The main motivation is to show that from a general principle, we can recover an already known probability distribution. This is useful to understand the reason why a formula has to be that way.
Before information theory was established, it was already declared by statistician that there should be no prior bias when defining probability of event. In other words, each possibility has to be fair, unless you include a bias. Any random variable that follows this principle is called uniformly distributed.
For any N possible discrete states, then the probability of each state happens is exactly . An example would be a coin toss or a die toss. Each sides must have equal chance to happens.
This is usually accepted as fact, without questioning the reason.
In the perspective of information theory, an observation can be measured with information entropy. Differential Information entropy can be used to measure continuous probability distribution, and is defined as.
With is the probability of the event at .
By perceiving this as an optimization problem (min-max), we can reason that since entropy has to be always increasing in an observation, the probability distribution when all the information are gained needs to be stabilizing when entropy is at maximum.
From a physical perspectives, an alternative analogy was that when two heat contact touching each other, the final temperature has to happen when the entropy is maximized.
If we treat as a functional using variational calculus, we can then use Lagrangian multiplier method to derive the probability distribution.
The Lagrangian (function) can be constructed by using the entropy with an added linear constraints. Then if we set the constraint to 0, we should find the optimum points when the partial derivatives are 0.
The most fundamental constraint of probability distribution was that if you added all the chances, then it has to sum up to 1. In other words, . The constraint function , is basically a rearrangement of previous statement in such a way that
Our Lagrangian function then becomes:
Now, since the Lagrangian includes integrals, technically we should integrate it first to obtain the correct function. But the expression of is neatly an integral along . Usually in physics, by stationary action principle (or historically known as least-action principle), we can define the action of the Lagrangian as .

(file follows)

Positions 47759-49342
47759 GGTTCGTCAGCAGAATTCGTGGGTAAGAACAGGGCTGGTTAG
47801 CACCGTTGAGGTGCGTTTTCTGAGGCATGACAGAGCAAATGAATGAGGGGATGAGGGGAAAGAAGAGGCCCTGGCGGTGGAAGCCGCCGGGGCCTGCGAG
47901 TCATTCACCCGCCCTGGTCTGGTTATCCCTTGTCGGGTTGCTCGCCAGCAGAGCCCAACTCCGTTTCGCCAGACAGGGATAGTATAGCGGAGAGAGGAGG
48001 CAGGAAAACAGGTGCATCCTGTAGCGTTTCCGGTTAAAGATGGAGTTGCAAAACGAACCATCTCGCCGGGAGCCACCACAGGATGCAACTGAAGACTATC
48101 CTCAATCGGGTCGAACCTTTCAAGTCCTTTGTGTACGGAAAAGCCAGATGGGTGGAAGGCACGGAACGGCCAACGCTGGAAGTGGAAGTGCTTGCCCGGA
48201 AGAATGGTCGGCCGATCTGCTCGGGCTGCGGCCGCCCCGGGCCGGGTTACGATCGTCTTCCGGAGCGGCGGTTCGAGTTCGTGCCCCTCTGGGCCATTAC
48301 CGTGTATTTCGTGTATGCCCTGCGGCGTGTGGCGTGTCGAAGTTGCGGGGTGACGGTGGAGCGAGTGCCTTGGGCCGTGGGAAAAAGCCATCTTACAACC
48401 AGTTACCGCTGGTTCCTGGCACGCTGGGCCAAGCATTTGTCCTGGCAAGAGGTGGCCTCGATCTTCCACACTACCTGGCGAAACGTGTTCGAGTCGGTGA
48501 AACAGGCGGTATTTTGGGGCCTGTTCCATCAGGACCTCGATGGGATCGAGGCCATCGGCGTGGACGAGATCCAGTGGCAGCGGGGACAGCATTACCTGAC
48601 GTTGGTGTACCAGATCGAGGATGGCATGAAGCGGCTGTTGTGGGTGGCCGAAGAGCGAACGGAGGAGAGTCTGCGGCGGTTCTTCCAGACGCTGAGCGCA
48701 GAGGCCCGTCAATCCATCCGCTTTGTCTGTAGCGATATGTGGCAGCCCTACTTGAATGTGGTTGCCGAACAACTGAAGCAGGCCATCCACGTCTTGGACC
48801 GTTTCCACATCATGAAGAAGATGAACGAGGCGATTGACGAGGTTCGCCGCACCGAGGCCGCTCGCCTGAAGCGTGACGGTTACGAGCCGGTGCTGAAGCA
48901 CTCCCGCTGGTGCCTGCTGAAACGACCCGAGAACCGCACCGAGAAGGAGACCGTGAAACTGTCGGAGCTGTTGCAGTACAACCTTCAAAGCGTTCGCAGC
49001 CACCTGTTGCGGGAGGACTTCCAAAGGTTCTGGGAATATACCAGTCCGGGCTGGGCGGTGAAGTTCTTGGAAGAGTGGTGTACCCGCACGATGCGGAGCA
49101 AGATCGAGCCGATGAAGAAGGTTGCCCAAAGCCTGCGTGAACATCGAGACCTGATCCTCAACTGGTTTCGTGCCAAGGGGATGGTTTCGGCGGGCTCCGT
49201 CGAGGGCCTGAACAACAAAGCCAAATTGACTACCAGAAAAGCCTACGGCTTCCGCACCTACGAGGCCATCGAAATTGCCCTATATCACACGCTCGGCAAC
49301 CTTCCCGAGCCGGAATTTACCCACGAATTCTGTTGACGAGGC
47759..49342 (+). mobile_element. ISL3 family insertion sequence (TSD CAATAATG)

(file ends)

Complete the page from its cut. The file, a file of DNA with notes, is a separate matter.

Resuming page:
By matching it with the action expression, it would mean that we can also use the derivative of our previous Lagrangian , as our new Lagrangian .
Applying Lagrangian multiplier method, we take the partial derivative wrt and set it to zero.
Note that since is basically a constant, then is a constant as well. We just rename it as . Using the constraint we can then find
The explanation was that is the range of the integral, since is constant. If is a continuous random variable, then is just a segment from to , which is . So is essentially the uniform distribution we are familiar with.
The article would not be complete if we didn’t derive normal distribution. Normal distribution is the simplest continuous probability distribution with a standard mean and variance to perform statistical analysis. It also exists in most cases in nature. From information theory perspectives, it was a consequence of nature that tends to maximize information entropy, such as heat exchange, or energy distribution.
The constraint is the same with uniform distribution. The integral over all must sum to 1. So, . Thus .
The second constraint is that we include additional assumptions that “not every chances are equal”, but “the average has to be at the center”.
This is just coming from a naive assumptions about the notion of “average”. For example, suppose you have datasets of person heights, You imagine that more people exists with the height around the center of the height range. For a distribution function, this would mean that . In a concept of physics (typically mass distribution), it just means that the first moment (center of mass) of the distribution exists. In this case, the first moment we are going to be set to a constant . To summarize,
The third constraint is that we assume the distribution is symmetric around the mean. In the concept of moment distribution, this would imply that . It will have a constant value . So, .
Note that the interesting things about these constraints is that they are all constants subtracted with an integral over . We can use the same approach to get a new Lagrangian . Because we apply derivative over and then over , then these constants doesn’t matter at all in the end, whatever value that was. Using the same approach, the Lagrangian